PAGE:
Saturday, March 6, 2021

American Comic Book Chronicles: The 1950s

American Comic Book Chronicles
The 1950s: 1950 - 1959
by Bill Schelly
TooMorrows Publishing, August 2013
My review of the volume for 1965-1969 is here.

My review for the volume for the 1970s is here.

My review for the volume for the 1980s is here.

My review for the volume for the 1990s is here.

'American Comic Book Chronicles: The 1950s' was published in August 2013 by TooMorrows Publishing. The 'Comic Book Chronicles' series, as of March 2021, now covers the entirety of the period from 1940 - 1999. Hopefully the volume dedicated to the 2000s will be forthcoming.

Speculators / bookjackers at are asking for over $400 for a 'like new' copy of this book, which is ridiculous. You can find it for $46.95 at the TooMorrows website.

As with the other volumes in the series, the 239 pages of 'The 1950s' are divided into chapters for each of the 10 years under consideration. Each year is provided with a timeline for important events in American history and comic book history. Callout sections are devoted to ancillary topics, such as black artists and writers; woman artists and writers; the birth of the Sgt. Rock character; wash tone covers; etc.

Bill Schelly is a prolific writer on the topic of comic books and pop culture, and in this volume he ably manages the task of being informative, but also entertaining. Rather than a checklist of issues, this book is a narrative designed to provide anecdotes and observations on the publishers, writers, artists, and readers of the world of comic books during the 1950s. 

You don't have to be a collector or archivist of the comic books of the 1950s to find lots of revelations in the pages of 'The 1950s'. I, for one, had no real understanding of the collapse of the Atlas / Marvel comics publishing business in 1957, when a bad business decision on Martin Goodman's part left his books without a distributor. Goodman secured a punitive distribution deal with Independent News, who also distributed DC's comics. 

Atlas went from issuing 30 - 40 titles a month to only 8, an arrangement that stayed in force until mid-1969. Stan Lee, who edited Atlas's comics line, was forced to curtail job assignments for many writers and artists. That Lee and Marvel were able to overcome the limitations of the distribution chokepoint and bring Marvel into popularity in the 1960s is one of the more remarkable comebacks in comic book history.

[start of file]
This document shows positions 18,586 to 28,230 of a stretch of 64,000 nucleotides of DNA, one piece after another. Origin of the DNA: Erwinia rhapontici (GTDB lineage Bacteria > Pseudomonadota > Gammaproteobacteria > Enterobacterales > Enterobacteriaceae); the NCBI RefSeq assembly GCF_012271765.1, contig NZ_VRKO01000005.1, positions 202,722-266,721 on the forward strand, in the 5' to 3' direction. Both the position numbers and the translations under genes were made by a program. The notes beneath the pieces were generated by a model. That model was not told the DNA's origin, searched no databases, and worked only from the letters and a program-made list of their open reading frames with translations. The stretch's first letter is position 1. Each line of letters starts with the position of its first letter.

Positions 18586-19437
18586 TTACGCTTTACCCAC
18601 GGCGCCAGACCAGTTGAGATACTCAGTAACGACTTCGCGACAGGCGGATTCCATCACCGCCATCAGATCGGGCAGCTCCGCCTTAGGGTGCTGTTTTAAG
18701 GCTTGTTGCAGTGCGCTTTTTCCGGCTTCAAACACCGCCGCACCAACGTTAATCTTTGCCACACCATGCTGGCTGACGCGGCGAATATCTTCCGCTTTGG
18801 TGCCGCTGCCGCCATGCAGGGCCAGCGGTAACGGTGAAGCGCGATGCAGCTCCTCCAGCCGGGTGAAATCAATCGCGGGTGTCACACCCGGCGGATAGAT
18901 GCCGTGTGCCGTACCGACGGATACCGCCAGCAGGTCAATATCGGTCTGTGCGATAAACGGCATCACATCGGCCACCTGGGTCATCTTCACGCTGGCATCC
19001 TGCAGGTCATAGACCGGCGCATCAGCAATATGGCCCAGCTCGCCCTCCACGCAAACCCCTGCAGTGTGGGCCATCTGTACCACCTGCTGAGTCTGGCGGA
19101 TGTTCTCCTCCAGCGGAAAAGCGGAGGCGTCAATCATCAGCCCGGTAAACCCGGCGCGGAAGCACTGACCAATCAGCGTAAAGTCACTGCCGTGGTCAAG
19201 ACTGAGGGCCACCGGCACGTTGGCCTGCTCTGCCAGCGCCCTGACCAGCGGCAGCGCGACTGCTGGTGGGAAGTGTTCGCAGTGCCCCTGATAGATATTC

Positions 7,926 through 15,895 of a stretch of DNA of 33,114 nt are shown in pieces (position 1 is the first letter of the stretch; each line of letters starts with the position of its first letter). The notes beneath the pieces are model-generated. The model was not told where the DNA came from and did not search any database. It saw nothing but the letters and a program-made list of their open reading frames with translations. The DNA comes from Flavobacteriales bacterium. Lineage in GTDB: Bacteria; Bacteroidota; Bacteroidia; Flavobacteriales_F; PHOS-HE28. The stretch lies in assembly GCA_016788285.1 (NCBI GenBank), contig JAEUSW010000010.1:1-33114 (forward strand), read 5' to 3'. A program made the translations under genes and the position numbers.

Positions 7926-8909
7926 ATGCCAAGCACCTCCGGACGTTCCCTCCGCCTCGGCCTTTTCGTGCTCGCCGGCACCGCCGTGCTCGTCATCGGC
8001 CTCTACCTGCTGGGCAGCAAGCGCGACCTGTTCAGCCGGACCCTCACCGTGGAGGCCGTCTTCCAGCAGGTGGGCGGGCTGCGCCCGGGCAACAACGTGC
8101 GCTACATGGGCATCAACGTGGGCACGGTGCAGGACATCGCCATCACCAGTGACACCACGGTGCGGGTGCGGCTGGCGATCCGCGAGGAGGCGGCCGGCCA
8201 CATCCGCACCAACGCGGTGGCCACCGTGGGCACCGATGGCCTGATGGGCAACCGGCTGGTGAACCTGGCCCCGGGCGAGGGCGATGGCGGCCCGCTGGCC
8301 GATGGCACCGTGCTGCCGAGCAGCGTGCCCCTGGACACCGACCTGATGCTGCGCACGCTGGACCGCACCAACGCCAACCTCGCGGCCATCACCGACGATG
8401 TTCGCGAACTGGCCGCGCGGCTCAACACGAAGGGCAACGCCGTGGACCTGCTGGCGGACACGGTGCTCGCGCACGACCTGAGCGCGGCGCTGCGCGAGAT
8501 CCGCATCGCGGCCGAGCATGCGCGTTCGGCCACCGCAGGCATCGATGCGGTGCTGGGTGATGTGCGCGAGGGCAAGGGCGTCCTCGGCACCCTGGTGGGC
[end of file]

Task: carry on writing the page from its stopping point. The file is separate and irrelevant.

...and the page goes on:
Needless to say, the story of the rise and fall of EC Comics gets considerable attention in 'The 1950s', as does the April, 1954 Senate hearings on the evils of comic books. Schelly makes clear the economic costs of the decision, in the wake of the hearings, to adopt the Comics Code Authority and abandon comics that appealed to older readers. In 1952, 3,150 titles were published; in 1955, about 2,350; and in 1959, around 1,500. 

One observation that readily emerges from the pages of 'The 1950s' is the prominent role of TV franchises, kiddy comics, and teen humor titles ('Archie') in leading sales throughout the decade. In today's comic book world superhero titles continue to get the greatest attention, because of their impact on movie and TV revenues, but in the 50s, it was 'Lil Audrey, Donald Duck, Dennis the Menace, and Sugar n' Spice that best weathered the downfall of the horror and crime comics in the wake of the Senate hearings.

The closing chapters of 'The 1950s' cover the advent of the Silver Age with the Summer 1956 release of Showcase No. 4 and its updating of the classic character The Flash. No one really knew it at the time, but the team of writers Robert Kanigher and John Broome and artist Carmine Infantino were remaking the genre. Schelly makes clear how the innovations in plot and art in this early Flash tale laid the foundation for the revolution in superhero comics that took place in the early 60s.

Summing up, like the other volumes in the series, 'American Comic Book Chronicles: The 1950s' will be of interest not only to those intrigued by comic books, but to anyone interested in the popular culture of the United States. 

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